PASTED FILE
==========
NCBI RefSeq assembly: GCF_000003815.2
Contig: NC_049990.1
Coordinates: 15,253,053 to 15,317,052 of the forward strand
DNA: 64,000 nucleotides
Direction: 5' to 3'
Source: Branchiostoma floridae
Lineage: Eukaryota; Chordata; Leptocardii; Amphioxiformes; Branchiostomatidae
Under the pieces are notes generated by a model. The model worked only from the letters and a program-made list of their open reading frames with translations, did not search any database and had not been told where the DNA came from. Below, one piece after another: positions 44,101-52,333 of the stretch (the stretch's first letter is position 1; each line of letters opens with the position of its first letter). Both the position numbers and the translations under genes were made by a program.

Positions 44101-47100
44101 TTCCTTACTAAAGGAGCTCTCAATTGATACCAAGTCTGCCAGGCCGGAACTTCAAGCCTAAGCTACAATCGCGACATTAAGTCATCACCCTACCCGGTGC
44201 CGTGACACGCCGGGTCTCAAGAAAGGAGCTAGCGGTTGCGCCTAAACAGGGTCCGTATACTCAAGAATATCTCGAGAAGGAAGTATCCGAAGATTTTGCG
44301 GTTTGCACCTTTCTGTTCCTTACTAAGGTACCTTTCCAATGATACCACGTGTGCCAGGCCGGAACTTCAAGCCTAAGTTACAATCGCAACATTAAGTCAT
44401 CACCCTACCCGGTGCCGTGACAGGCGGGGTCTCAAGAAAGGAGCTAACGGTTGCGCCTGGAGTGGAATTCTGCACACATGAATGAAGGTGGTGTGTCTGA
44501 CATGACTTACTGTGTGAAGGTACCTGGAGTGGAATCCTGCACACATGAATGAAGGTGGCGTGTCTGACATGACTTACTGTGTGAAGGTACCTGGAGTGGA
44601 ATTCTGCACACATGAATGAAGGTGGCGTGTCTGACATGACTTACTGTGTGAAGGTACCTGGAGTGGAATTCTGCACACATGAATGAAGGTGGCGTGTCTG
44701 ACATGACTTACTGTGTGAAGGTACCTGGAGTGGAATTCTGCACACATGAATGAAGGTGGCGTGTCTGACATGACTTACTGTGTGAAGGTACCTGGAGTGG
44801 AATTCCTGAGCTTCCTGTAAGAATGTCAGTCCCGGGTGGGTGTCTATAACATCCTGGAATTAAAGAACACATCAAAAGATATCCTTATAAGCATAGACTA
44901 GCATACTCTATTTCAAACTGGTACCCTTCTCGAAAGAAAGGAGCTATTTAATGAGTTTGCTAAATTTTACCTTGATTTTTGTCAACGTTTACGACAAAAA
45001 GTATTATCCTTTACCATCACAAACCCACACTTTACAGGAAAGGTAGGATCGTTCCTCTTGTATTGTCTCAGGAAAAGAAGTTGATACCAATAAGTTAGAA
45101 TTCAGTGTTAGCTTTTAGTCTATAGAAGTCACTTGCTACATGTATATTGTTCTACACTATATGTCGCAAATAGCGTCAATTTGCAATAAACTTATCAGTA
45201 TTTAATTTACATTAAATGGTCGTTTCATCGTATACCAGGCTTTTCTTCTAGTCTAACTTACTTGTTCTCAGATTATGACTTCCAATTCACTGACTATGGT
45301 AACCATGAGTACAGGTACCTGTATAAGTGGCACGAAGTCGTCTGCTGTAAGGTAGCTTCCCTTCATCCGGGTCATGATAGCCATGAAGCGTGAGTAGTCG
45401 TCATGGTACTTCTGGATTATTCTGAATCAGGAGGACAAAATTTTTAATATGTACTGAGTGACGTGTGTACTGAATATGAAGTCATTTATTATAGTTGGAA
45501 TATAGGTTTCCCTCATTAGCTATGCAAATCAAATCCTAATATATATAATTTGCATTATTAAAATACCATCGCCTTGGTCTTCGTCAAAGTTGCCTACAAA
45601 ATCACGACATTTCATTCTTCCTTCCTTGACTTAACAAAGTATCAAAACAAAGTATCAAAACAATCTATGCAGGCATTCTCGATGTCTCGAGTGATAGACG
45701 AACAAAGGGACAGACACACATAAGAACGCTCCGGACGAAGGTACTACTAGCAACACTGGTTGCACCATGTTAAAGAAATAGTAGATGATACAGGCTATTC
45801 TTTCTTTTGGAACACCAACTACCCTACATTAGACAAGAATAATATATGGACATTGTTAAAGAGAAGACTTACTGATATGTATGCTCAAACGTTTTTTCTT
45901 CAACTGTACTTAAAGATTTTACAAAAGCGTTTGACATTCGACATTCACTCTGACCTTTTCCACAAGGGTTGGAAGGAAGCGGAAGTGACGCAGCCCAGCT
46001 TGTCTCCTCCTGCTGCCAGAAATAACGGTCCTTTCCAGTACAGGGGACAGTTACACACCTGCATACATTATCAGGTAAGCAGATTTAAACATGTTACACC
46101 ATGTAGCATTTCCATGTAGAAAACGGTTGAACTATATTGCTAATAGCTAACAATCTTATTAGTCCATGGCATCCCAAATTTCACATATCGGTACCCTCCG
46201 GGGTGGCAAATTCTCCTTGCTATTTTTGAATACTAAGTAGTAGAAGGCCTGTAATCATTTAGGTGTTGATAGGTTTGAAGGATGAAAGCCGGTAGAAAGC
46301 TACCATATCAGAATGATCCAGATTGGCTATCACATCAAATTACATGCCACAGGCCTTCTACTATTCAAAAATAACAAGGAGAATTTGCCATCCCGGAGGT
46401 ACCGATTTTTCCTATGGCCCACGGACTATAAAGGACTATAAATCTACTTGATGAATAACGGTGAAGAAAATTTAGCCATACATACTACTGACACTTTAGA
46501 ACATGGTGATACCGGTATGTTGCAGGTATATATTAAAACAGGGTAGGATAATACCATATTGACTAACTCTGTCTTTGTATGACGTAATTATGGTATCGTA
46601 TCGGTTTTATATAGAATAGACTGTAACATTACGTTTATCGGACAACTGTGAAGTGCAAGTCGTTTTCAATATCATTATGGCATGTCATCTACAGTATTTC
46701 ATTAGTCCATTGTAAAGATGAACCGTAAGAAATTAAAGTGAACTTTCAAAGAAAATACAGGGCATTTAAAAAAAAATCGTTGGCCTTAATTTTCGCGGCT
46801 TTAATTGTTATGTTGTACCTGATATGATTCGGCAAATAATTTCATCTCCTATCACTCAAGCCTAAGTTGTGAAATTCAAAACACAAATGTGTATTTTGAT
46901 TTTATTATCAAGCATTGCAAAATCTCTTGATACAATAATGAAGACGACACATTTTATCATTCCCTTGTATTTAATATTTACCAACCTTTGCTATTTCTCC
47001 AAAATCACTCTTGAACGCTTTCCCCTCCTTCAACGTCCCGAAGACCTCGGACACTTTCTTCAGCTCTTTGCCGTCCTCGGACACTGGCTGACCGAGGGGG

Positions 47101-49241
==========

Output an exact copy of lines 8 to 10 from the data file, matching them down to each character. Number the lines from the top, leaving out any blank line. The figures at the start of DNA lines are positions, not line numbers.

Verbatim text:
Under the pieces are notes generated by a model. The model worked only from the letters and a program-made list of their open reading frames with translations, did not search any database and had not been told where the DNA came from. Below, one piece after another: positions 44,101-52,333 of the stretch (the stretch's first letter is position 1; each line of letters opens with the position of its first letter). Both the position numbers and the translations under genes were made by a program.

Positions 44101-47100
44101 TTCCTTACTAAAGGAGCTCTCAATTGATACCAAGTCTGCCAGGCCGGAACTTCAAGCCTAAGCTACAATCGCGACATTAAGTCATCACCCTACCCGGTGC